The person has changed their behavior and is living clean and sober, and works to maintain it, i.e., to not relapse. Until the person has had some years under their belt living sober, the risk of relapse can remain high. Termination occurs when the risk of relapse has diminished substantially—to a high degree—due to the well learned skills and abilities for remaining sober, and due to the positive experience of living clean and sober for years. However, even after years of sobriety, the risk for relapse can always be there. Support from family and friends is always helpful. If relapse occurs at any time after being sober for any length of time, taking the necessary steps to get bake to sobriety, e.g., going back to rehab, should happen as quickly as possible. Relapse is not failure; for some, it’s part of the journey of recovery and living sober.

Types of Alcohol Rehab

Once having made a decision to get treatment, where to go needs to be decided, including whether to go to an inpatient facility or and outpatient facility—the two main settings for rehab.

Inpatient Rehab

Inpatient rehabs are also referred to as residential treatment centers. This choice may be best for persons who are moderately to severely affected by excessive consumption of alcohol. This type of treatment costs more compared to the outpatient treatment because residential costs and other expenses are included. Inpatient rehab provides an environment away from many triggers, e.g., people, places, and things, and an environment of continuous care.

Also, some questions to consider:

* Are you using alcohol or drugs on a daily basis and are not able to remain drug or alcohol free for 24 hours? If “Yes,” inpatient treatment is indicated.
* Do you experience severe withdrawal symptoms if you try to abstain and stop drinking or using drugs, e.g., convulsions, seizures, blackouts, delirium tremens (DTs) (body tremors, confusion, disorientation, stupor, hallucinations)? If “Yes,” inpatient is indicated with detox. Alcohol and some drug withdrawal can be fatal is not managed medically.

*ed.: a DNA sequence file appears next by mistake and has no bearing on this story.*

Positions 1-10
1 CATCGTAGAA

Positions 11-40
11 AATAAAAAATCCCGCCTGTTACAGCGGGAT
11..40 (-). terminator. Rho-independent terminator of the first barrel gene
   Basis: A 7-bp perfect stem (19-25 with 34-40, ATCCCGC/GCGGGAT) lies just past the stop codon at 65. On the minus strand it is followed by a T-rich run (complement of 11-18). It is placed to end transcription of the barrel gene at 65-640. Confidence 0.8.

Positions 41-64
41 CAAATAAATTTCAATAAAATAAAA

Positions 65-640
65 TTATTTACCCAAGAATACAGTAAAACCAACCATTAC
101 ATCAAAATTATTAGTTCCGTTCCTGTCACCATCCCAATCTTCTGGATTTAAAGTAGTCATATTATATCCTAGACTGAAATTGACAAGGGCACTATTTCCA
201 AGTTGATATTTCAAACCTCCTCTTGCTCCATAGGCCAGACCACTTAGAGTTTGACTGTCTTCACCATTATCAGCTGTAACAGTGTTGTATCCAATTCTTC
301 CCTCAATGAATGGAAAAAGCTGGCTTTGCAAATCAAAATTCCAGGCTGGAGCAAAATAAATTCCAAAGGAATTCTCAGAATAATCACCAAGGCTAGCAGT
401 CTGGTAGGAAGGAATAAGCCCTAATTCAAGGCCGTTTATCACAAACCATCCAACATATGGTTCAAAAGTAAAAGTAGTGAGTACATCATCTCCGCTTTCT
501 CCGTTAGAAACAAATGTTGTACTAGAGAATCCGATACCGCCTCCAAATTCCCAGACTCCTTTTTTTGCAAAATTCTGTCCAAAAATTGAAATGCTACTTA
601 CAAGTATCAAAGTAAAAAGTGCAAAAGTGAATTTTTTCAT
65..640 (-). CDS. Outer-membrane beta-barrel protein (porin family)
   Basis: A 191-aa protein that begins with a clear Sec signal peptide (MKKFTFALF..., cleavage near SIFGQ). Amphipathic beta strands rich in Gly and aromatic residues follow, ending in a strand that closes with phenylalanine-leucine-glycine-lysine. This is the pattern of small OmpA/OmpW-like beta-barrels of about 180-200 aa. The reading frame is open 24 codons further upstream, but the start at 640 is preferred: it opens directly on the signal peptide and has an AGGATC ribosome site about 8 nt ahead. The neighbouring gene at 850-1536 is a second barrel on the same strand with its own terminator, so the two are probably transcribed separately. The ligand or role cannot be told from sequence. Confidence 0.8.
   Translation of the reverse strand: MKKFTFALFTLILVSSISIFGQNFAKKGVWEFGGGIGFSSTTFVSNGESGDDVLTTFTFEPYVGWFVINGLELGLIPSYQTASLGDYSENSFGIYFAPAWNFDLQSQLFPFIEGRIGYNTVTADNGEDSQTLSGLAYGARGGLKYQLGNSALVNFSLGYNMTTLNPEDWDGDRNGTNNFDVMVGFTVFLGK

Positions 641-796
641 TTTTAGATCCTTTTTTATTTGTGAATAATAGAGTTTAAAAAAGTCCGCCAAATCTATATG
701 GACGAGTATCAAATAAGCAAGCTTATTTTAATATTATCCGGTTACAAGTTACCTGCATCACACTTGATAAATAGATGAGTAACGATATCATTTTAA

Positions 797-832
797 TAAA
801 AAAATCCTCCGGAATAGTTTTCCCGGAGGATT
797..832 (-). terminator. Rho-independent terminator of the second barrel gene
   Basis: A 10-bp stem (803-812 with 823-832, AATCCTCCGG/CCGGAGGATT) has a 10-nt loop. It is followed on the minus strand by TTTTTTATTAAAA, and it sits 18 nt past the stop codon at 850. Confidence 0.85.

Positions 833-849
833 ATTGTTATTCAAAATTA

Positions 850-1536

* Are you unemployed? If “Yes,” you may have too much free time on your hands, putting you at higher risk for spending time the old way, i.e., going back to using your free time for drinking. Inpatient rehab may be most beneficial.

Outpatient Rehab

With an outpatient program, people visit the treatment center on a periodic basis for counseling and treatment (for example, 3x / week for 10 weeks). This type of treatment is less costly compared to the inpatient treatment because the client does not incur residential costs.

Making a Call to a Recovery Center for Treatment

If you or a loved one is in need of the very best in drug and alcohol rehab services, we can help. Please explore our website and give our intake counselor a call. Also, be sure to check out our web page, How Rehab Works, for information on the steps involved in participating in  Alcohol Rehab’s  program.

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Recovery Options: The Complete Guide (2000) by Joseph Volpicelli and Maia Szalavitz was utilized for some of the content on this page.

Information Disclaimer: The information provided in this article is only intended to be general summary information to the public. The primary purpose of this publication is education. Nothing contained in this publication is, or should be considered or used, as a substitute for medical advice, diagnosis or treatment.